The LAMA organization has worked for more than 4 years to bring improvements and increased capability to the LSA category and we embrace the changes and the new opportunities that come with them.
From the breadth of changes coming, it is easy to see this is an increasingly important sector. The success of the LSA concept has even assisted changes being made to Part 23 and tomorrow’s manned aircraft will more clearly than ever include these newest flying machines that come in every flavor and description. It’s an exciting time!
All gossip. LSA is LSA. The category was created in a very specific way and it will not be change. If you wanna fly something larger then get a 3rd class or basic med and a private and go buy something larger. Quit whining about LSAs size.
I like a lot about the LSA, but I’m sure a lot of pilots like me have a hard time finding LSA planes that can hold a plus-size pilot and his non-miniature wife who can’t pack light, plus enough fuel for a 3 hour leg plus reserves.
I thought 3600 pounds was excessive. A lot of posters on Pilots of America thought it was a conversion error. Something was stated in lbs., but others thought it was kilos, and multiplied it by 2.2 to convert it to lbs., again.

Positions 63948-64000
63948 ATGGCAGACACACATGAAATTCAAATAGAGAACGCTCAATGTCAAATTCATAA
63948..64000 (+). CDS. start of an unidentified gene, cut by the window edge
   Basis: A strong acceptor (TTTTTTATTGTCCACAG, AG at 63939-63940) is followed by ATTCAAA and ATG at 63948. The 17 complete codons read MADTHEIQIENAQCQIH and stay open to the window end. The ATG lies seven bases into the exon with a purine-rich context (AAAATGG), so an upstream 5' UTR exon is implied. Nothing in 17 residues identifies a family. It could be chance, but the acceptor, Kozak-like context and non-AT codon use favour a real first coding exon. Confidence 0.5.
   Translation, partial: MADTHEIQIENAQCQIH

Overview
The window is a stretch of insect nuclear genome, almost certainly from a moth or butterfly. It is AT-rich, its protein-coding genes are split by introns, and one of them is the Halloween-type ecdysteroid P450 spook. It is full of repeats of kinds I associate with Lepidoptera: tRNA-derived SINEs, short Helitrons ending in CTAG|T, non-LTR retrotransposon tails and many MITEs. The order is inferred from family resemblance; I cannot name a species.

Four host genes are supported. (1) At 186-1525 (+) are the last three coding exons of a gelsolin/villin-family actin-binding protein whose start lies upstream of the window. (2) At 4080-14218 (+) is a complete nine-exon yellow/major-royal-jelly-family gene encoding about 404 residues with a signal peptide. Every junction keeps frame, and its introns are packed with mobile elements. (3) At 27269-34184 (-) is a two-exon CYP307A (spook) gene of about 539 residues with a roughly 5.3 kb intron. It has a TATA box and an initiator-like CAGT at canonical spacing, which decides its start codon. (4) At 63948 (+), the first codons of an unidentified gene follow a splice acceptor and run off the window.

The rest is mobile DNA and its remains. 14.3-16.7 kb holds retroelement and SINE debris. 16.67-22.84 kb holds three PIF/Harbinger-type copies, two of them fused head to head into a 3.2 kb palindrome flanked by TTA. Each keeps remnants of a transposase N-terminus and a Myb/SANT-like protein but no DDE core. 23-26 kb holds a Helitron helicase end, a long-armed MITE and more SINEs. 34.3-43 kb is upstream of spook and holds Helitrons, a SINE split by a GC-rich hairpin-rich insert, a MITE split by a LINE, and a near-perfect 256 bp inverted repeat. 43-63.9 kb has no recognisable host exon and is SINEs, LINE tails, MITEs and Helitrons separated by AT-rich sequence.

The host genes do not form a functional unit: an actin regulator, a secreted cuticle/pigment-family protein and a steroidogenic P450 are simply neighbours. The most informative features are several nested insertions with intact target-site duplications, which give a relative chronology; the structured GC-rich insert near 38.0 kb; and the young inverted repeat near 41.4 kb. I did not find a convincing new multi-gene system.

Ed Fogle says
My opposition to the LSA limits, particular the max weight, has always been the Cessna 150, Piper Cherokee 140 and Citabria 7ECA are excluded from the category. Made no sense to me other than it helped the LSA manufacturers.
Look at the Flight Design options, cockpit 49 inches across (larger than most incl. 172, 210, Bonanza etc). Range of 6 hours, and 100 pounds of luggage.
Kai: With 6 hours of fuel and 100 lbs. of baggage, how many pounds of people will it carry?
Not sure which models are USA specific, but based on CTSL (Super Sport) which I fly in South Africa, with 28 gallons and 100lbs luggage approx 380 pounds for passengers at 115 kts cruise at 75%. That includes rescue system. Subject to additional equipment like auto pilot, avionics (glass) etc
So you’re saying it has about a 650 lb. useful load, which would give it about a 670 lb. empty weight to meet the 1320 lb. gross weight limit……pretty good !!!
Walter Rawdanik says
Why are you even here worrying about LSAs – go enjoy your $2000 annual Cirrus.
Any and or all expansion of the sport class is good, once more part 23 aircraft are included in the class the further the acceptance of the sport world will be. FBO’s will be able to promote sport aviation and expansion will naturally come when their 172 can be a two class rental and training machine. The glass cockpit of today’s sport plane will be the benchmark of high tech aviation and will aid in the eventual adaptation of the technology into the crossover part 23 aircraft.
As the proposed rulemaking moves forward the sport class will be more solidified, accepted and in general will grow to the point that every airport will have a sport operation.